When I was executor for my mother's cottage, valued at $82K, one sibling was willing to buy at $72k. I figured it was reasonable as I would not have to pay a realtor 7% to sell. The court required all of the siblings to sign-off that they were okay with the price and buyer. Are you willing to have your three siblings sign-off with the price? Maybe include that you inherent nothing until the other three inherent an amount of $300k each before you receive any additional $$.

When your father bought the house for a deep discount, did he have any agreements with his relatives then? Maybe some other relatives (cousins) should have the opportunity to buy the place for full value.

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Re: Should I buy the family cottage?

Post by dave_k » Sat Nov 09, 2019 10:37 am

RickBoglehead wrote:
Fri Nov 08, 2019 8:13 pm
harvestbook wrote:
Fri Nov 08, 2019 12:57 pm
I bought the "family beach house" for a "steep discount" and ended up spending a lot of time and money on renovations. The work was enjoyable, but it's been 10 years and every trip there ends up with at least a day of work just maintaining it, much less finishing up the final touches. The family loves to stay there for free without doing any work, while I foot the bill for mowing, utilities, taxes, insurance, etc. Pretty sweet deal for them.

The worst part is, when we have a window for a vacation, it's usually, "Well, we better go check on that place." The end result is we very rarely get to take vacations anywhere else. And it's set back my retirement at least two years, and I don't really have the option to sell it due to emotional reasons (the emotions of others, not mine.)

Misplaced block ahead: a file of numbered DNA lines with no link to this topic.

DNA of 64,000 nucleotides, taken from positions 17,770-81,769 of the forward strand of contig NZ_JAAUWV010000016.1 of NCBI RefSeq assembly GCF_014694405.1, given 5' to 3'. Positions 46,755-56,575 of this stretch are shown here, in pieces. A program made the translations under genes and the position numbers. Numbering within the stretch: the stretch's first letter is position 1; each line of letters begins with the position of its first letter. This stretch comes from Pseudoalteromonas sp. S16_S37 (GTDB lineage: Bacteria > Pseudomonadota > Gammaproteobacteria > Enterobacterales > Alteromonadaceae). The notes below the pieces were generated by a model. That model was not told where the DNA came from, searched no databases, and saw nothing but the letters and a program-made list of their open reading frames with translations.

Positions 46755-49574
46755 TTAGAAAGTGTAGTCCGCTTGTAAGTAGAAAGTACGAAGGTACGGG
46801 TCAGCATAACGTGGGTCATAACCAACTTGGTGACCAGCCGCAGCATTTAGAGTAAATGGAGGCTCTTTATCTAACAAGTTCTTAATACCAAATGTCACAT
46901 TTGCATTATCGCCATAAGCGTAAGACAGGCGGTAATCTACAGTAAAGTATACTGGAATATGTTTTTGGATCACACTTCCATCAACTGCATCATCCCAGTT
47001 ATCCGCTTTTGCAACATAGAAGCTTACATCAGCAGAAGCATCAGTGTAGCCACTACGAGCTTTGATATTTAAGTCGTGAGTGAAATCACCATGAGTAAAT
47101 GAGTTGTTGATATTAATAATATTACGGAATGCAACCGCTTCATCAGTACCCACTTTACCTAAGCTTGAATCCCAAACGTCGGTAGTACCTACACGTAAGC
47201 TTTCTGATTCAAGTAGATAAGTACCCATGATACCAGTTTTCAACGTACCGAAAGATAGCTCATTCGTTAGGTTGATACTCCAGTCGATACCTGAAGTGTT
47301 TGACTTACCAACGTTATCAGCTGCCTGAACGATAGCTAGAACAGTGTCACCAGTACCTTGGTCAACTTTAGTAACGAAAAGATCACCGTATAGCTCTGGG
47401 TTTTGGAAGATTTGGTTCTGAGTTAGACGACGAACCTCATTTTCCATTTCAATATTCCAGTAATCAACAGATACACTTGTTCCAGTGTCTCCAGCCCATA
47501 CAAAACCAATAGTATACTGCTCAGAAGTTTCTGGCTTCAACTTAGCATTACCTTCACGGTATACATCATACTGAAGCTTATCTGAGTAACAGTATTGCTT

This. Albatross.
Not necessarily. It depends heavily on individual factors. My wife and I bought her father's old beach house at a discount a few years ago, have done significant renovations, and we go there twice a year, doing over a week of work maintaining it each time, and we love it! We have an agency rent it out, so costs are covered which helps, but being worth over 2x what we paid for it (after a significant market increase) would be worth it alone. My wife's sister has never expressed any misgivings about us buying it for a discount (although it wasn't nearly as much as the OPs).

I'd buy it!

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Re: Should I buy the family cottage?

Post by averagelonghorn » Sat Nov 09, 2019 12:50 pm

HomeStretch wrote:
Sat Nov 09, 2019 9:31 am
*If* your intention as owner of the family cottage would be to limit/stop siblings’ use or to ask them to pay rent or help out with maintenance/costs, suggest you discuss this with Dad prior to purchase. Part of dad’s reason for offering you a $250k-$350k discount could be to keep this sentimental property accessible for use by the whole family (rather than as a 2nd personal residence for you) and he sees the discount as a way to underwrite your maintenance costs as a “property steward” over your generation’s lifetime of use.

It’s also a good time (pre-purchase) to ask Dad how he feels about you *possibly* selling the property in the future.
These are very good points from HomeStretch.... If it were me, I'd figure my well below market price kind of obligates me to make it available for other family to use, probably rent free. Not that you can't ask for participation in upkeep/utilities, etc; but you bear the brunt of it. Only you can say if your family dynamic makes that workable. In fact in my case, that's basically what we do.... we don't charge for family or close friends to use the place; but they're also willing to pitch in on doing work around the place. Our lake house doesn't directly have the generational aspect; but with mental accounting, I can attribute our ability to afford it partially to finding a well priced place, and partly to a property (Duplex) we bought from my Dad at slightly below market long ago.... we bought the lake house once that duplex was paid off.